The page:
Lumbar foraminal stenosis is a relatively common disease that accounts for approximately 8%–11% of degenerative lumbar spines.110) The surgical goal of treatment for symptomatic lumbar foraminal stenosis is alleviation of symptoms through proper neural decompression while preserving the original anatomy and biomechanics of the spine. Total facetectomy or lumbar fusion is known as a conventional treatment method.716) The success rate of open microforaminotomy has been reported to be 58%–80%.8910) Total facetectomy cannot eliminate the concern of instability, and adjacent segmental degeneration must be considered if decompression with fusion surgery is performed for foraminal stenosis.19) Moreover, muscle injury due to excessive dissection of the paraspinal muscle was reported to be related to muscle atrophy.17) Several studies have reported that a large dead space due to open spinal surgery increases the infection rate or contributes to scarring on neural structures.1819) The limitation of operation field in the paraspinal approach may cause incomplete decompression.2) Recent advances in optics and endoscopy devices have allowed better vision and more precise surgery, and good results of decompression surgery in foramen or extraforaminal stenosis using endoscopy have been reported. Recent developments in optical technology and instruments have enabled us to obtain delicate procedures and better operation fields. One portal endoscopy-based foraminal decompression was reported by several authors.220) The lengths of hospital stay and surgery were reported to be less than those in open foraminal decompression, and the success rate was reported to be 73%–100%.2)
The review conducted at 3 months and 1 year postoperatively showed significant improvement in clinical outcomes, including VAS and ODI. These results show that this technique is efficient in decompressing the exiting root. The result of our series was similar to data shown in other studies on conventional open foraminotomy and microscopic foraminotomy.81011162122) Our study demonstrated 80.6% of successful outcomes based on the modified Macnab criteria. Studies on conventional open foraminotomy demonstrated a success rate of 76.9%–80.6%.10162122) Though studies investigating microscopic foraminal decompression reported a success rate of approximately 83%, some involved statistically insignificant case numbers.4) Studies involving foraminal decompression using one portal endoscopic technique, including percutaneous endoscopic lumbar discectomy (PELD), also demonstrated a success rate of 73%–83.3%.23242526) Studies on foraminal decompression using the one portal technique have reported several neurologic complications, including foot drop postoperatively.23242526) Our cases showed no occurrence of complications postoperatively. In addition, several complications such as weakness, hematoma, and seroma were reported in the study of conventional open foraminal decompression, and duration of surgery was relatively longer (127–156 minutes) than that in our study (48.7 ± 13.9 minutes).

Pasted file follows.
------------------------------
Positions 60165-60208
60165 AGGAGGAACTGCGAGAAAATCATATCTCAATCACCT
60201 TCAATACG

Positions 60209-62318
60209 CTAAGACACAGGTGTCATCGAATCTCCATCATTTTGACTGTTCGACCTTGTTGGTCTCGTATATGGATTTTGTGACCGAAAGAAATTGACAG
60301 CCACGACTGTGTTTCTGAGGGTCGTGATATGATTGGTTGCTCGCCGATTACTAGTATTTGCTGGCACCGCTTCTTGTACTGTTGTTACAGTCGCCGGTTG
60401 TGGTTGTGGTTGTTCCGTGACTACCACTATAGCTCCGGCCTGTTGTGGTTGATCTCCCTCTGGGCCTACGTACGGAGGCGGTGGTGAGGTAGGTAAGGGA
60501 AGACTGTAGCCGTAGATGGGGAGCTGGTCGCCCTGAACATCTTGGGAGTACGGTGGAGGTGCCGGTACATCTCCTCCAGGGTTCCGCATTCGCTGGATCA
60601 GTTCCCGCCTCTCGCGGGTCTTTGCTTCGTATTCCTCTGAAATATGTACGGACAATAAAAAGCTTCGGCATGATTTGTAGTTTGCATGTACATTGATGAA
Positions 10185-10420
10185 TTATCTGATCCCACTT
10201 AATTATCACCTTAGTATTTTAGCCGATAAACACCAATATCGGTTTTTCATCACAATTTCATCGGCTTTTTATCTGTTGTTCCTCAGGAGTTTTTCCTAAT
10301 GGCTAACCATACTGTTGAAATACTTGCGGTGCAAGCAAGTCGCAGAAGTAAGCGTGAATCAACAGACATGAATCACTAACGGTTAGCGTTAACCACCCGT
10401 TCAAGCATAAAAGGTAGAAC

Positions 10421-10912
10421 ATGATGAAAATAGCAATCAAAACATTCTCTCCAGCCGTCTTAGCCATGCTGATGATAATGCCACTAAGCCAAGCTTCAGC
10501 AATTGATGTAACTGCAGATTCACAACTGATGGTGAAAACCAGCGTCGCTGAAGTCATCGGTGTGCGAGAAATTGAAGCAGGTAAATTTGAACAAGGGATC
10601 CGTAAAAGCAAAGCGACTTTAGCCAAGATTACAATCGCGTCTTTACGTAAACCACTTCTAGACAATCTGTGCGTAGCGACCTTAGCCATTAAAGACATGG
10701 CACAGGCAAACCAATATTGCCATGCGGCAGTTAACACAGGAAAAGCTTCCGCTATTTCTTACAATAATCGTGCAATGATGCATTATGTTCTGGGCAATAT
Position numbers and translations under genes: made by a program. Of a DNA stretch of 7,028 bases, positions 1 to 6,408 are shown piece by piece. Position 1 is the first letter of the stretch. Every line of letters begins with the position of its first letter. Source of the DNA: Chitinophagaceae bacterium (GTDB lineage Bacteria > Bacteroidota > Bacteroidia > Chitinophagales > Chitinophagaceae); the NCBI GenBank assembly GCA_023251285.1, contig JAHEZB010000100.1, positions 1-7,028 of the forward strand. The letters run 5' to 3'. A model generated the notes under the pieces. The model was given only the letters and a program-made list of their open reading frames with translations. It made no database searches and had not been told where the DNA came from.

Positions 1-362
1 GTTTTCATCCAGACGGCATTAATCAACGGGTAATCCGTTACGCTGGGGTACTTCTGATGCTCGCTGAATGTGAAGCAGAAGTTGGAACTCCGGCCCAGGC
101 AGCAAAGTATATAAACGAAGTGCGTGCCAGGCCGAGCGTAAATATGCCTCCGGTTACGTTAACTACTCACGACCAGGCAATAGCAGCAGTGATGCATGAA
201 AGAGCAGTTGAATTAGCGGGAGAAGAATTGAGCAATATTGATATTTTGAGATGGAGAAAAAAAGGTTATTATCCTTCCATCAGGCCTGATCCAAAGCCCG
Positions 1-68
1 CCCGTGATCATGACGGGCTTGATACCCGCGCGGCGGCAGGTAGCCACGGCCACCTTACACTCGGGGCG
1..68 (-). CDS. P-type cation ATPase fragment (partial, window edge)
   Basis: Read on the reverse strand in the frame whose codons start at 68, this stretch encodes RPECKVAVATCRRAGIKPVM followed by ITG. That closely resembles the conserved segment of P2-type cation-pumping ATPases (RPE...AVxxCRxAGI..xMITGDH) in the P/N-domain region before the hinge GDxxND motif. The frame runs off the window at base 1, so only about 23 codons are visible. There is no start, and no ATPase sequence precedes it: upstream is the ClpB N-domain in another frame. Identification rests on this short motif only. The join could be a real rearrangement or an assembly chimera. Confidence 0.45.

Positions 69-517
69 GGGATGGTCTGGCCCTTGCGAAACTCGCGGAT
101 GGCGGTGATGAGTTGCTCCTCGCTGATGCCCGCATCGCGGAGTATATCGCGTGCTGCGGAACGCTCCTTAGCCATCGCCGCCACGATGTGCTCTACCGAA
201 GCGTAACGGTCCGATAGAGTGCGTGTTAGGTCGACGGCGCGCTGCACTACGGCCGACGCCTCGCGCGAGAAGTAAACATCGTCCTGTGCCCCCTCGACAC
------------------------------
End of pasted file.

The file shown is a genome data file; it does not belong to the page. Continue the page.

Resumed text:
Few studies have reported the radiological change and postoperative instability after partial facetectomy. According to the study by Haufe and Mork,27) translation or sagittal rotation did not occur after endoscopic total facetectomy in severe foraminal stenosis because such surgery minimizes tissue damage and protects the ligamentous structure. Kiapour et al.28) reported in the biomechanical study that no instability occurred in graded partial facetectomy, except for total facetectomy. A recent study by Youn et al.29) about one portal endoscopic partial facetectomy supports this theory. All 25 patients who underwent uniportal endoscopic partial facetectomy did not show radiological progression of instability at 2 years of follow-up. No definite postoperative instability occurred or progressed in our study at the last follow-up, similar to the aforementioned study (Fig. 6). UBEFLD is performed by limited facet destruction and can avoid excessive resection of the bone under a magnified operation field. The absence of lumbar instability after surgery is speculated to be due to UBEFLD technique, since it is less invasive and minimizes destruction of posterior elements including facet joints based on several reports including our study. Our study confirmed that UBEFLD is a good surgical option to decompress the stenosis while preserving the intrinsic stability.
The UBEFLD could reduce surgery-related complications, including neurologic symptoms, especially problems with open surgery, but it is as effective as the conventional open or microscopic foraminotomy in relieving neurological symptoms and improving patients' quality of life. There are several factors to account for such positive results. First, triangulation technique with endoscopy was used, and thus accessing the lesion from various angles was possible, enabling complete decompression of the exiting nerve root. Second, muscle damage was minimal. Unlike in open surgery, there are few potential risks of muscle injury because the procedure was performed percutaneously with a small incision. Third, decompression was performed under a magnified arthroscopic field, reducing excessive facet injuries and exiting nerve injury.